“Moses took the anointing oil and anointed the Tabernacle and all that was in it, thus consecrating them.” (Leviticus 8:5)
Parashat Tzav adds more details to the instructions for performance of the sacrifices introduced in last week’s parasha (portion). It concludes with Aaron’s and his sons’ ordination as kohanim (priests).
Sacrificial worship is the norm until it is replaced by prayer after the destruction of the Temple, the signal catastrophe of the Jewish people. The rabbis view prayer as second choice so they include hope for the rebuilding of the Temple and the restoration of the sacrificial rite in the liturgy. But is that really what we want? Is that really what God wants?
Maimonides (1137-1204; the preeminent Spanish medieval Jewish philosopher) says no. Maimonides says sacrifice is only a first step in an evolving process of worship. Since the Israelites in Egypt are familiar with sacrifice, it makes sense to use it to advance the concept of monotheism. Prayer is the next step and it, too, is only a way-station toward a more refined relationship God. According to Maimonides, this will involve some kind of wordless communion.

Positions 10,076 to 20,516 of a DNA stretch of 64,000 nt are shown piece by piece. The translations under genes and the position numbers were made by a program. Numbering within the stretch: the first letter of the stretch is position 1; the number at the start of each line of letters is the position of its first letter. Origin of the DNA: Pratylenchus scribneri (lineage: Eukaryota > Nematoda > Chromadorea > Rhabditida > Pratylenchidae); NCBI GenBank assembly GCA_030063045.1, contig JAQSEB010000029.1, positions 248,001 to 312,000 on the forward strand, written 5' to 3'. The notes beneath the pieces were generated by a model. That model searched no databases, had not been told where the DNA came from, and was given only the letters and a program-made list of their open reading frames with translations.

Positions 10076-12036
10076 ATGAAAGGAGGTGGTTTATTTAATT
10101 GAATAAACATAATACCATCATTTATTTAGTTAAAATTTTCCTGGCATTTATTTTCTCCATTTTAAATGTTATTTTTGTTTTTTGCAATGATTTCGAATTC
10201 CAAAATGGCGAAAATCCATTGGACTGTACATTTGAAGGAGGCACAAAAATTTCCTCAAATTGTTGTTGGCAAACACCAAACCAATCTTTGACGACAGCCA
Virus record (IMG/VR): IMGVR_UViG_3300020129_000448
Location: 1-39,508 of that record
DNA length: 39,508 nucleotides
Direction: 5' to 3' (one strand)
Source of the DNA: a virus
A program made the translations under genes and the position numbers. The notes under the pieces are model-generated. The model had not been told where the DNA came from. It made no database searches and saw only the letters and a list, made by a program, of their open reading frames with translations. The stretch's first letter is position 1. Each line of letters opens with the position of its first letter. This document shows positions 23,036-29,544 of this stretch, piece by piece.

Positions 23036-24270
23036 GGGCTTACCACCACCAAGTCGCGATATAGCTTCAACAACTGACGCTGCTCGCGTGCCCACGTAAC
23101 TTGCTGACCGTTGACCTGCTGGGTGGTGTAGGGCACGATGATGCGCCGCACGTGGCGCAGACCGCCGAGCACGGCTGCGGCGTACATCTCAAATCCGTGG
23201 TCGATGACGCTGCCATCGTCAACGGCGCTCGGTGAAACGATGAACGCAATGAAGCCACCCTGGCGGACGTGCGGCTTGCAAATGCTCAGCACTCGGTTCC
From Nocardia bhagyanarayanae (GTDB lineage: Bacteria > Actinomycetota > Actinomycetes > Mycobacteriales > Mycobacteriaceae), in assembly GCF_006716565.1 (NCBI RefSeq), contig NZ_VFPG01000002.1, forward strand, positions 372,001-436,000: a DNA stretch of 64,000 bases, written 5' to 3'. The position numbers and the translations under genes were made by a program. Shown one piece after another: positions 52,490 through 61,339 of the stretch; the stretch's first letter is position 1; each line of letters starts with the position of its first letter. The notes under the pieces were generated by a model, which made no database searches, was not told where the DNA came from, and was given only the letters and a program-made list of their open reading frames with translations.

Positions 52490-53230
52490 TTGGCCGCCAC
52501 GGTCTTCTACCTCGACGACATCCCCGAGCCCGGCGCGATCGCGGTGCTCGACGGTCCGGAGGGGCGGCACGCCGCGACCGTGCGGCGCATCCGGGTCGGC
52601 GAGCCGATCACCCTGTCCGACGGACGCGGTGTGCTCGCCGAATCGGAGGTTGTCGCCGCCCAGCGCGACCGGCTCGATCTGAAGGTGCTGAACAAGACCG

This opinion indicates a keen understanding of both human nature and the learning process. Maimonides recognizes people learn incrementally, mostly, and rely upon what is familiar to acquire new concepts and skills. It also is a remarkable rebuttal of classic rabbinic thought with a profound implication: all forms of religious ritual are only temporary by design. This means God desires the rituals of the Torah to be superseded by more refined spiritual practices (as opposed to our returning to them in the messianic era). The big question then, is what’s the next big Jewish thing and how will we recognize it?
Gut Shabbos/Shabbat Shalom